[Dixielandjazz] FW: NY Times Sunday Editorial
brer.rabbit at tiscali.co.uk
Mon Dec 12 14:36:22 PST 2005
December 11, 2005
Death of an American City
We are about to lose New Orleans. Whether it is a conscious plan to let
the city rot until no one is willing to move back or honest paralysis over
difficult questions, the moment is upon us when a major American city will
die, leaving nothing but a few shells for tourists to visit like a museum.
We said this wouldn't happen. President Bush said it wouldn't happen. He
stood in Jackson Square and said, "There is no way to imagine America
without New Orleans." But it has been over three months since Hurricane
Katrina struck and the city is in complete shambles.
There are many unanswered questions that will take years to work out, but
one is make-or-break and needs to be dealt with immediately. It all boils
down to the levee system. People will clear garbage, live in tents, work
their fingers to the bone to reclaim homes and lives, but not if they don't
believe they will be protected by more than patches to the same old system
that failed during the deadly storm. Homeowners, businesses and insurance
companies all need a commitment before they will stake their futures on the
At this moment the reconstruction is a rudderless ship. There is no
effective leadership that we can identify. How many people could even name
the president's liaison for the reconstruction effort, Donald Powell?
Lawmakers need to understand that for New Orleans the words "pending in
Congress" are a death warrant requiring no signature.
The rumbling from Washington that the proposed cost of better levees is
too much has grown louder. Pretending we are going to do the necessary work
eventually, while stalling until the next hurricane season is upon us, is
dishonest and cowardly. Unless some clear, quick commitments are made, the
displaced will have no choice but to sink roots in the alien communities
where they landed.
The price tag for protection against a Category 5 hurricane, which would
involve not just stronger and higher levees but also new drainage canals and
environmental restoration, would very likely run to well over $32 billion.
That is a lot of money. But that starting point represents just 1.2 percent
of this year's estimated $2.6 trillion in federal spending, which actually
overstates the case, since the cost would be spread over many years. And it
is barely one-third the cost of the $95 billion in tax cuts passed just last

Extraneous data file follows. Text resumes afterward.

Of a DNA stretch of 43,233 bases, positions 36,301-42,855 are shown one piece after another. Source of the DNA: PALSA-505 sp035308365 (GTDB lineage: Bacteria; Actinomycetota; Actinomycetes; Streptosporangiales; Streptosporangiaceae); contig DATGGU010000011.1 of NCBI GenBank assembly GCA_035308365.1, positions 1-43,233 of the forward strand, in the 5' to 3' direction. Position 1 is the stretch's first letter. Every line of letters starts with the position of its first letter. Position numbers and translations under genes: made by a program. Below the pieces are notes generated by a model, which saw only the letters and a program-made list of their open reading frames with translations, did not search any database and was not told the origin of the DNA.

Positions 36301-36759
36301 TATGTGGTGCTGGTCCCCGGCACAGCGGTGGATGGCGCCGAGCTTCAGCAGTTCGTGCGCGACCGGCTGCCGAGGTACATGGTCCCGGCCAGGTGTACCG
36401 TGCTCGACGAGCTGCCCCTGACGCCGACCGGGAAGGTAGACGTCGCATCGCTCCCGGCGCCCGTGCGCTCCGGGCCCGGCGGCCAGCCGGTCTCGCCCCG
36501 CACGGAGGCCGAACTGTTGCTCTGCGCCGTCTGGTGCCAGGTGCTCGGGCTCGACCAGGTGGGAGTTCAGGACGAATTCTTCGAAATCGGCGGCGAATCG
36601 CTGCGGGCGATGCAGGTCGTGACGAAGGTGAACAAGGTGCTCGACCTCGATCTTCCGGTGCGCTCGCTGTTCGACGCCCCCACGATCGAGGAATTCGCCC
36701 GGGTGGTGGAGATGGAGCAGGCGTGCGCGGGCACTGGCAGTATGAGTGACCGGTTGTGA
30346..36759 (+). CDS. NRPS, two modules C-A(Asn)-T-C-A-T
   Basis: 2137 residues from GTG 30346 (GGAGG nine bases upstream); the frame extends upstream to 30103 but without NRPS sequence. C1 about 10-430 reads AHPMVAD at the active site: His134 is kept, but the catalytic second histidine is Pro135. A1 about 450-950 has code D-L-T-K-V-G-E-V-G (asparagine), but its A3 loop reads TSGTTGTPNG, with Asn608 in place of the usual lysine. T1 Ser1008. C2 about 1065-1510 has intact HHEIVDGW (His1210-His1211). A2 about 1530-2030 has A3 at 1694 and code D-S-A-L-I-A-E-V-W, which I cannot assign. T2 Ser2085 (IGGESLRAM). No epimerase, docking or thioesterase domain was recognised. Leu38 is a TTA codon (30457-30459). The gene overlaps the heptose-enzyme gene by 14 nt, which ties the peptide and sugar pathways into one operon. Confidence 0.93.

week by the House of Representatives.
Total allocations for the wars in Iraq and Afghanistan and the war on
terror have topped $300 billion. All that money has been appropriated as the
cost of protecting the nation from terrorist attacks. But what was the worst
possible case we fought to prevent?
Losing a major American city.
"We'll not just rebuild, we'll build higher and better," President Bush
said that night in September. Our feeling, strongly, is that he was right
and should keep to his word. We in New York remember well what it was like
for the country to rally around our city in a desperate hour. New York
survived and has flourished. New Orleans can too.
Of course, New Orleans's local and state officials must do their part as
well, and demonstrate the political and practical will to rebuild the city
efficiently and responsibly. They must, as quickly as possible, produce a
comprehensive plan for putting New Orleans back together. Which schools will
be rebuilt and which will be absorbed? Which neighborhoods will be shored
up? Where will the roads go? What about electricity and water lines? So far,
local and state officials have been derelict at producing anything that
comes close to a coherent plan. That is unacceptable.
The city must rise to the occasion. But it will not have that opportunity
without the levees, and only the office of the president is strong enough to
goad Congress to take swift action. Only his voice is loud enough to call
people home and convince them that commitments will be met.
Maybe America does not want to rebuild New Orleans. Maybe we have decided
that the deficits are too large and the money too scarce, and that it is
better just to look the other way until the city withers and disappears. If
that is truly the case, then it is incumbent on President Bush and Congress
to admit it, and organize a real plan to help the dislocated residents
resettle into new homes. The communities that opened their hearts to the
Katrina refugees need to know that their short-term act of charity has
turned into a permanent commitment.
If the rest of the nation has decided it is too expensive to give the
people of New Orleans a chance at renewal, we have to tell them so. We must
tell them we spent our rainy-day fund on a costly stalemate in Iraq, that we
gave it away in tax cuts for wealthy families and shareholders. We must tell
them America is too broke and too weak to rebuild one of its great cities.
Our nation would then look like a feeble giant indeed. But whether we
admit it or not, this is our choice to make. We decide whether New Orleans
lives or dies
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